Following the ER vignette, students attended the “funeral” of their classmate.

In yet another vignette, the “Pharmacy,” students were addressed by a Stanislaus Drug Enforcement Agent who talked about “gateway” drugs. One student responded that gateway drugs “open the door to bigger and badder drugs.” The fifth and sixth graders then called out some of the gateway drugs they knew of such as marijuana, tobacco, alcohol, prescription drugs like Vicodin, over-the-counter drugs like cough syrup, hand sanitizer, and inhalants such as felt tip pens or correction fluid.

“With inhalants, you can do it once and it can kill you,” the SDEA agent said. “It stops communication between the brain and the lungs.”

The fifth and sixth graders were invited to look at the contraband collected by the DEA and were told not to touch anything. As students walked by to look at some of the paraphernalia, one student “stole” a pouch of methamphetamine and was “arrested.”

While some students were visibly stunned, others snickered. The drug enforcement agent chastised them and said their snickers were like saying it’s okay to use drugs or to steal drugs.

“Your classmate just got arrested for making a bad choice – for taking drugs off the table,” the SDEA agent said. “…People have to deal with the consequences for their actions.”

There were other stops the groups made as they toured their way through the Drugstore Project event. There was a gang awareness and prevention tent where the speaker gave them age appropriate information.

Fair Oaks Principal Stacey Aprile observed that the students were “rapt” at the event and said they really liked the static labs. These interactive stations included a water rescue station where emergency personnel addressed students about water safety and had students try on life jackets and other safety gear. There was also a mobile unit where students were able to try on some of the protective gear that drug agents use when entering illegal drug labs.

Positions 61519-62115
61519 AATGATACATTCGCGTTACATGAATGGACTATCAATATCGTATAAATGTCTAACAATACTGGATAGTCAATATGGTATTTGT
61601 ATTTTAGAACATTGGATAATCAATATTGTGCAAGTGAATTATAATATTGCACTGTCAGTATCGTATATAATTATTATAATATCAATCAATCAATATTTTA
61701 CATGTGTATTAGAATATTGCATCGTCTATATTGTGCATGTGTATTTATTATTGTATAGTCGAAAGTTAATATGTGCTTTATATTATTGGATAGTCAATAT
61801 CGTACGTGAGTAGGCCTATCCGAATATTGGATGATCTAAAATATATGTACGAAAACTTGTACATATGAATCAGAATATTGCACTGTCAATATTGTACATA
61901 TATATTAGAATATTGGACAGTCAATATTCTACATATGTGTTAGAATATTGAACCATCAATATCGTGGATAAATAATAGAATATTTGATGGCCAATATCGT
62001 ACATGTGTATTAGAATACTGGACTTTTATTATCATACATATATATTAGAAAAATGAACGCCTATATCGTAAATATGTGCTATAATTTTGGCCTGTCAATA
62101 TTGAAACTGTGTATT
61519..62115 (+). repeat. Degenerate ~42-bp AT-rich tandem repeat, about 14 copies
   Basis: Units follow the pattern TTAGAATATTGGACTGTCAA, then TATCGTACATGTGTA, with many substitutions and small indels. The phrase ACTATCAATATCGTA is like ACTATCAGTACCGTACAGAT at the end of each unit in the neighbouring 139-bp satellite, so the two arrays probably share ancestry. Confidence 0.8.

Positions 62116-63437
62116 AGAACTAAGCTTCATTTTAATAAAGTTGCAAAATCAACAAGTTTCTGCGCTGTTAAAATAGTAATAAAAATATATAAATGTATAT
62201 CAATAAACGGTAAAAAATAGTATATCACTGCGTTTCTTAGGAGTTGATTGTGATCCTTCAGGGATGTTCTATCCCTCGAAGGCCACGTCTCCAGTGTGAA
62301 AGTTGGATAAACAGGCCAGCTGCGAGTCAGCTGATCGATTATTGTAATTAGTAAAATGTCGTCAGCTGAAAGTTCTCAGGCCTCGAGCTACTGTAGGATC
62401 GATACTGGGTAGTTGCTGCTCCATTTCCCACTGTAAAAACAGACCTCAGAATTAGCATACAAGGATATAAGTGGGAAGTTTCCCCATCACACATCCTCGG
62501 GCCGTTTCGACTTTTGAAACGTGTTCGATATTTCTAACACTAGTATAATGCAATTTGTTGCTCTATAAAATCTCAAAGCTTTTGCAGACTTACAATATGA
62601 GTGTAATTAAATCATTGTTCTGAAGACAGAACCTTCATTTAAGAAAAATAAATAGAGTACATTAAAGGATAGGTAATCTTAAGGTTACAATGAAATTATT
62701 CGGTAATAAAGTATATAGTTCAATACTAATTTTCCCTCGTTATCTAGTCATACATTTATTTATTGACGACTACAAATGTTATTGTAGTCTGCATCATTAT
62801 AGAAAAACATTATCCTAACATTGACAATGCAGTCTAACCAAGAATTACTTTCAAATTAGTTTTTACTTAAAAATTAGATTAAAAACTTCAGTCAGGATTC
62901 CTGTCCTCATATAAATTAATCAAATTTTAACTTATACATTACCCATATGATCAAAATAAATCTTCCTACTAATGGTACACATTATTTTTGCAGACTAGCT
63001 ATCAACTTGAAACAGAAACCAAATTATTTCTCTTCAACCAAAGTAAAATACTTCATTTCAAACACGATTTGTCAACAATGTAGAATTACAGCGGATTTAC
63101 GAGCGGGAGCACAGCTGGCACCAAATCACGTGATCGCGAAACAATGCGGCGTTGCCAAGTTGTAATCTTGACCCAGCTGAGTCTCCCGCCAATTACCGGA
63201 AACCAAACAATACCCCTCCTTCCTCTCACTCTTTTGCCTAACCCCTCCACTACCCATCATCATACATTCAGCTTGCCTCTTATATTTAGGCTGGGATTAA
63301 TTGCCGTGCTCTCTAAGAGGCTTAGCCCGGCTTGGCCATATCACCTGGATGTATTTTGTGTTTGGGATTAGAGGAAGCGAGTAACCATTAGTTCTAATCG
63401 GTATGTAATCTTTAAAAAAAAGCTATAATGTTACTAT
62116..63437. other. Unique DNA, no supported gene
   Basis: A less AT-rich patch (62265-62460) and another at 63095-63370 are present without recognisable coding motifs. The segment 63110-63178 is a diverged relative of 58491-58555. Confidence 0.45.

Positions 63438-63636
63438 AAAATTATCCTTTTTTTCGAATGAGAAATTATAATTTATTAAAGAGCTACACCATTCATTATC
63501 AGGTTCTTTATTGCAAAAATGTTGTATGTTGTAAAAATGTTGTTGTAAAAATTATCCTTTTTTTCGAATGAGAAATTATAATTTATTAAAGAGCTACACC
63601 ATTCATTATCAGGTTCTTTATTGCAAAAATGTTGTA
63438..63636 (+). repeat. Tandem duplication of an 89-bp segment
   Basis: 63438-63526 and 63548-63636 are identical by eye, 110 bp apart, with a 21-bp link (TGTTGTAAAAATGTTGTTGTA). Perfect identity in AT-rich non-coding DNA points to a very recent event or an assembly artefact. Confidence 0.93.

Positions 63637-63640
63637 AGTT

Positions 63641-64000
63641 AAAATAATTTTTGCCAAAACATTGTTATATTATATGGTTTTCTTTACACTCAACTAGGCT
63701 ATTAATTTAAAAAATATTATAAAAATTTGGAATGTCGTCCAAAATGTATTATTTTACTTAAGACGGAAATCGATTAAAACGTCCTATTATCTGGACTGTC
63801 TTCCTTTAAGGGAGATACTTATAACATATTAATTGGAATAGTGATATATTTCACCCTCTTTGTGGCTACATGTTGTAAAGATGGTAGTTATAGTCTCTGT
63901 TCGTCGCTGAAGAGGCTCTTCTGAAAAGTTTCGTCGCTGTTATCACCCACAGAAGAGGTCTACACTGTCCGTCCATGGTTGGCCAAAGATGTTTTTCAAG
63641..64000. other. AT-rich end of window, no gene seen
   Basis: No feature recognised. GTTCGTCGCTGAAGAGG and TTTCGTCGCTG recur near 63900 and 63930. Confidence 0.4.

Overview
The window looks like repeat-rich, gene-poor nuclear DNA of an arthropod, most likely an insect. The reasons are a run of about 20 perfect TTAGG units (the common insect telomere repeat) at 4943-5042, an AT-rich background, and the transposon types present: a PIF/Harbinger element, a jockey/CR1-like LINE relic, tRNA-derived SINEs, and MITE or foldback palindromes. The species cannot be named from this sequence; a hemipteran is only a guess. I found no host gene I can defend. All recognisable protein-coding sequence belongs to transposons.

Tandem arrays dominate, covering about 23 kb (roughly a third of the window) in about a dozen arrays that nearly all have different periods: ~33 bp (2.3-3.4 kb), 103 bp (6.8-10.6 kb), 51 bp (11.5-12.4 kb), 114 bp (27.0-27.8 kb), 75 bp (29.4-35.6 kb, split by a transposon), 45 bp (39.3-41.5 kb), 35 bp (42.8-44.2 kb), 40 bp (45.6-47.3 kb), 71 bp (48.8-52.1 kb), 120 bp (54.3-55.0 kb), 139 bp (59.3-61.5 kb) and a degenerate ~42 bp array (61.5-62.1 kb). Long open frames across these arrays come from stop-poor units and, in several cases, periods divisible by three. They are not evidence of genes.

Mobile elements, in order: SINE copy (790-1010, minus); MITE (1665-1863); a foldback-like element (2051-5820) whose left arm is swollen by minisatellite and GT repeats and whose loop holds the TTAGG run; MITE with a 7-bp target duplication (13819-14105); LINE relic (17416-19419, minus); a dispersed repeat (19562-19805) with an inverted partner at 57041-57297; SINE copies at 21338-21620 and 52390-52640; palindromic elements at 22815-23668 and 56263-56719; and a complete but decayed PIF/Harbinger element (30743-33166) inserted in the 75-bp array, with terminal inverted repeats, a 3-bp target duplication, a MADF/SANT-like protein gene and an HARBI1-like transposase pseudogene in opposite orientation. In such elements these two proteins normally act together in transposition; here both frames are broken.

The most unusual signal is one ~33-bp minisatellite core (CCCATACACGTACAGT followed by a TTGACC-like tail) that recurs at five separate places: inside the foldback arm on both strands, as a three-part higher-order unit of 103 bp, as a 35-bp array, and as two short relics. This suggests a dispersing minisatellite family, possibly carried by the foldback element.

Along with volunteers who helped with coordination of the event, there were also many who donated time including a judge, a district attorney, a public defender, police officers, fire fighters, probation officers, drug enforcement agents, a pastor, hospital personnel, representatives from behavioral health services, and more.

“The Oakdale school district wouldn’t be able to hold an event of this magnitude without the donation of time and resources from the PTCs, PTA, county and local agencies, local businesses,” Rapinchuk appreciatively noted.

She reported that the event was paid for with grants, donations from the community, and also the donation of resources from the many agencies that participated. OJUSD administrative assistant Kim Leverett coordinated the event and Fair Oaks fourth grade teacher Lisa Graham coordinated the adult volunteers. Role players were elementary students Kyle Seese, Gabrielle Ceja, Dominick Dominguez, Ashley Cloward, Cameron Burke, Kelsey Cadwell, Yesenia Garcia, Santiago Miranda, Cole Liekhus, Caroline Hamilton, Lucas Ryun, and Cailie Rariden, as well as eight OHS drama students.